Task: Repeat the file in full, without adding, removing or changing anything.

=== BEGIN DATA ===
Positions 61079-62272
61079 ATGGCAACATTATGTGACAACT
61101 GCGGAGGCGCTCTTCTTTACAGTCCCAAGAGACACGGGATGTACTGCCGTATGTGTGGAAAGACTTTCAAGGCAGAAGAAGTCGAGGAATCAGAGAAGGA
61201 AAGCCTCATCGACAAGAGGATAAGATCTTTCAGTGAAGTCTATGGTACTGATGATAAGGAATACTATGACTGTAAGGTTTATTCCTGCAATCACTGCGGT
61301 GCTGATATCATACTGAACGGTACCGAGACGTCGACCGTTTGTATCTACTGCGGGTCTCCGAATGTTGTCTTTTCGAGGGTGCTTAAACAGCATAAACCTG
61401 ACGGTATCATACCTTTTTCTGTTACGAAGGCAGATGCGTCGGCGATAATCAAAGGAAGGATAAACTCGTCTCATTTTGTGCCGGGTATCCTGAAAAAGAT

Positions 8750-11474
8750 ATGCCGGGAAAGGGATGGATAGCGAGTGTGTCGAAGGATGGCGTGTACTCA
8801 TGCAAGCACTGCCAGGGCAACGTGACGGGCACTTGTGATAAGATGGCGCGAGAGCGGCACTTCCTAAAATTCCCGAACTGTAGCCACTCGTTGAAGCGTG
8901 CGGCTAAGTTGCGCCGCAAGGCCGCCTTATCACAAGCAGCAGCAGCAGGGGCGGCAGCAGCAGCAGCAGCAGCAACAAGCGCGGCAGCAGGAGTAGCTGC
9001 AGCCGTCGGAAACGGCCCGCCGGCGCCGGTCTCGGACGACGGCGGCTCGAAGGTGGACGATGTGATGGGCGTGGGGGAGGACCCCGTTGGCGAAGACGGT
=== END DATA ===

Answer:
Positions 61079-62272
61079 ATGGCAACATTATGTGACAACT
61101 GCGGAGGCGCTCTTCTTTACAGTCCCAAGAGACACGGGATGTACTGCCGTATGTGTGGAAAGACTTTCAAGGCAGAAGAAGTCGAGGAATCAGAGAAGGA
61201 AAGCCTCATCGACAAGAGGATAAGATCTTTCAGTGAAGTCTATGGTACTGATGATAAGGAATACTATGACTGTAAGGTTTATTCCTGCAATCACTGCGGT
61301 GCTGATATCATACTGAACGGTACCGAGACGTCGACCGTTTGTATCTACTGCGGGTCTCCGAATGTTGTCTTTTCGAGGGTGCTTAAACAGCATAAACCTG
61401 ACGGTATCATACCTTTTTCTGTTACGAAGGCAGATGCGTCGGCGATAATCAAAGGAAGGATAAACTCGTCTCATTTTGTGCCGGGTATCCTGAAAAAGAT

Positions 8750-11474
8750 ATGCCGGGAAAGGGATGGATAGCGAGTGTGTCGAAGGATGGCGTGTACTCA
8801 TGCAAGCACTGCCAGGGCAACGTGACGGGCACTTGTGATAAGATGGCGCGAGAGCGGCACTTCCTAAAATTCCCGAACTGTAGCCACTCGTTGAAGCGTG
8901 CGGCTAAGTTGCGCCGCAAGGCCGCCTTATCACAAGCAGCAGCAGCAGGGGCGGCAGCAGCAGCAGCAGCAGCAACAAGCGCGGCAGCAGGAGTAGCTGC
9001 AGCCGTCGGAAACGGCCCGCCGGCGCCGGTCTCGGACGACGGCGGCTCGAAGGTGGACGATGTGATGGGCGTGGGGGAGGACCCCGTTGGCGAAGACGGT